FIELD ARCHERY VS TARGET ARCHERY


FIELD ARCHERY VS TARGET ARCHERY, FIELD ARCHERY VS TARGET ARCHERY blog, title

While most people are familiar with the general sport of archery, most only know it as a target practice game. Target archery is often the event with which people are familiar, most likely because the sport is featured in the Summer Olympics. However, upon hearing of field archery, it is important that people understand that this sport is not just archery done on a grassy field but rather quite a different sport altogether!

FIELD ARCHERY VS TARGET ARCHERY, FIELD ARCHERY VS TARGET ARCHERY targets

PLAYING ENVIRONMENT

The most apparent difference between the two types of archery is the environment in which each takes place.

TARGET ARCHERY

Target archery is solely a game of perfecting accuracy. Because of this, all targets are placed on flat and leveled ground, with these locations often being indoors.

FIELD ARCHERY

FIELD ARCHERY VS TARGET ARCHERY, field archery,

Field archery is as much a hunting simulation as it is a game of archery. Due to this, competitors must hike around a massive outdoor course that utilizes forests and other terrains alike, with many targets placed on hillsides.

EQUIPMENT

TARGET ARCHERY

Target archery competitions often only allow recurve or compound bows.

FIELD ARCHERY

Similarly to target archery, recurve and compound bows are frequently used in field archery; however, most competitions allow the usage of barebows and other variants.

Additionally, due to the outdoor hiking aspect of this event, proper hiking attire is often recommended for competitors.

GAMEPLAY

Both field archery and target archery feature the objective of using a bow to fire arrows at stationary targets. However, despite this extreme similarity, each archery discipline has rules and gameplay specifics that differentiate the two sports.

EVENTS AND SCORING

Both of these archery sports can be played as an individual or team events.

TARGET ARCHERY

FIELD ARCHERY VS TARGET ARCHERY, target archery

The format of target archery events often depends on the bows that the competitors are using.

Recurve: Players competing with and against recurve bow users must play with a set-based system somewhat similar to that of tennis. A set consists of each competitor firing three arrows (four in team events), with the highest-scoring team receiving two set points. In the case of a tie, both teams receive one set point. Six set wins are required to win an individual recurve event, although this number drops down to five for team recurve competitions.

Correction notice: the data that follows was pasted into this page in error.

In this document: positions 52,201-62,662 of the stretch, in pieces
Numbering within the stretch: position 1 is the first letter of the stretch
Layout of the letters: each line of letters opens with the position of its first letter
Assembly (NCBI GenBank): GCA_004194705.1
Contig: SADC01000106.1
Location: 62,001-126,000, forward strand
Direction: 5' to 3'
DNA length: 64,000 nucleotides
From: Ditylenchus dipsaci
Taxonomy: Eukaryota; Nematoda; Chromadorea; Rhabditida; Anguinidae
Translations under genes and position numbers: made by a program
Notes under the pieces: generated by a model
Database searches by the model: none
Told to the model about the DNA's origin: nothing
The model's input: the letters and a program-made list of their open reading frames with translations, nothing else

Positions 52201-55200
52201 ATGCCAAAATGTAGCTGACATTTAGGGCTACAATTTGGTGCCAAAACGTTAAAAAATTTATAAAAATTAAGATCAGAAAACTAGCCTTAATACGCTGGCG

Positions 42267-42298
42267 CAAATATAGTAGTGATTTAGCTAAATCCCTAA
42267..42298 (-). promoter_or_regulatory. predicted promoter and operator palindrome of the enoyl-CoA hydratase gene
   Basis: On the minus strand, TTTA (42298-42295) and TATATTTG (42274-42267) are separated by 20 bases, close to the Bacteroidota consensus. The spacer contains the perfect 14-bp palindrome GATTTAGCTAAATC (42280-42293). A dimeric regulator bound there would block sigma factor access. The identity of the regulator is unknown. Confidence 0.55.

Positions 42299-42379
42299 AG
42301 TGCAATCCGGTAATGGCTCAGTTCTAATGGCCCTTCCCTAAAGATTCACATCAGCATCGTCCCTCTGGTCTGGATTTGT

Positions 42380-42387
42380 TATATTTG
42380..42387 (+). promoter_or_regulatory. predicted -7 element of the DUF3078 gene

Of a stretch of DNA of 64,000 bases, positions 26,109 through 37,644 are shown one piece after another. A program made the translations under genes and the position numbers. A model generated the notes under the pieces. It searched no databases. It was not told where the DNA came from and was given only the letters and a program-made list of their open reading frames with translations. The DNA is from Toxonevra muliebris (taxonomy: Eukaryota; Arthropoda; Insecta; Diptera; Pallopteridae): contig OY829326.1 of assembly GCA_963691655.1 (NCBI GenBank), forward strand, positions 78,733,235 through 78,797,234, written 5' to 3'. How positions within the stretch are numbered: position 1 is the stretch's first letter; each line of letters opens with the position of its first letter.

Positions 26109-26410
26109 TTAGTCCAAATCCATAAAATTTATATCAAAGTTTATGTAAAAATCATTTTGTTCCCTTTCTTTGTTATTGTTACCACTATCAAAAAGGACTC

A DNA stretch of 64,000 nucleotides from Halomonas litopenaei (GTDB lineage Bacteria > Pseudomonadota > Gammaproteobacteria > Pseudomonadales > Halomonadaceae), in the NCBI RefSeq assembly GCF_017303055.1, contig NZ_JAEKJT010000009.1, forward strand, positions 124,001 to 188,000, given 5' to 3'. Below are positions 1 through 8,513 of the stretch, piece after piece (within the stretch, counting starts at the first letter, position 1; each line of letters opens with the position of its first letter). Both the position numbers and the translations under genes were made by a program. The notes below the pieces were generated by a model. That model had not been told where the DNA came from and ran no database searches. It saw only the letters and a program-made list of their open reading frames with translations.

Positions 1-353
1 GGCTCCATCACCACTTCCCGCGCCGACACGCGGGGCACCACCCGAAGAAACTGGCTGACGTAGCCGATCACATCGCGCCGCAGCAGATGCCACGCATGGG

Compound: Individuals competing with compound bows compete with a simple cumulative score system. Archers are given 15 total arrows to fire as individual competitors or 24 total arrows as a team. The winner of the match is the individual or team with the highest total score after all arrows are fired. In the case of a tie, both individuals or teams shoot one more arrow, with the victor being the individual or team whose arrow landed closest to the center of the target.

As for how each arrow is scored, it depends on the ring in which it lands on the target. Each ring is worth a different value between 1 and 10 points:

  • Bullseye is worth 10 points.
  • The yellow ring around the bullseye is worth 9 points.
  • The two red rings around the yellow are worth 8 and 7 points.
  • The two blue rings around the red rings are worth 6 and 5 points.
  • The two black rings around the blue rings are worth 4 and 3 points.
  • The two white rings around the black rings are worth 2 and 1 points.

FIELD ARCHERY

Field archery uniquely features three distinct rounds: field, hunter, and animal. While each round features the same fundamental gameplay of firing an arrow at a target and attempting to be as accurate as possible, each target’s distance, appearance, and scoring change.

Field Round: Targets feature a black bullseye (worth five points), two surrounding white rings (worth four points), and then two more black surrounding rings (worth 3 points). All 24-48 of these targets are between 20 and 65 centimeters in diameter and are all placed at “equal” distances (20 yds, 30 yds, etc.). Competitors can shoot four total arrows at each target, for a maximum point total of 20 per target.

Hunter Round: Targets feature a singular white bullseye (worth five points) with two surrounding black rings (worth four and three points). All 24-28 of these targets are between 20 and 65 centimeters in diameter and are placed at “odd” distances (53 yds, 27 yds, etc.). Similarly to the field round, competitors shoot four arrows for a maximum potential score of 20 points per target.

Animal Round: Targets resemble a 2D animal, with the heart worth 21 points, a “vital”’ zone around the heart worth 20 points, and the rest of the animal worth 18 points. Competitors are only allowed to fire a single arrow to be scored, with each additional attempt (maximum three) lowering the value of each scoring zone in the case of a miss. All 24-28 of these targets are often sized to reflect the actual size of the represented animal.

Unlike target archery, all targets in field archery are placed on unleveled ground. This means many targets, despite being labeled as 50 yards away, may be at the top of a small hill while another is at the bottom of a sharp decline. Accounting for these elevation calculations and adjustments can significantly alter an archer’s aim.

Lev
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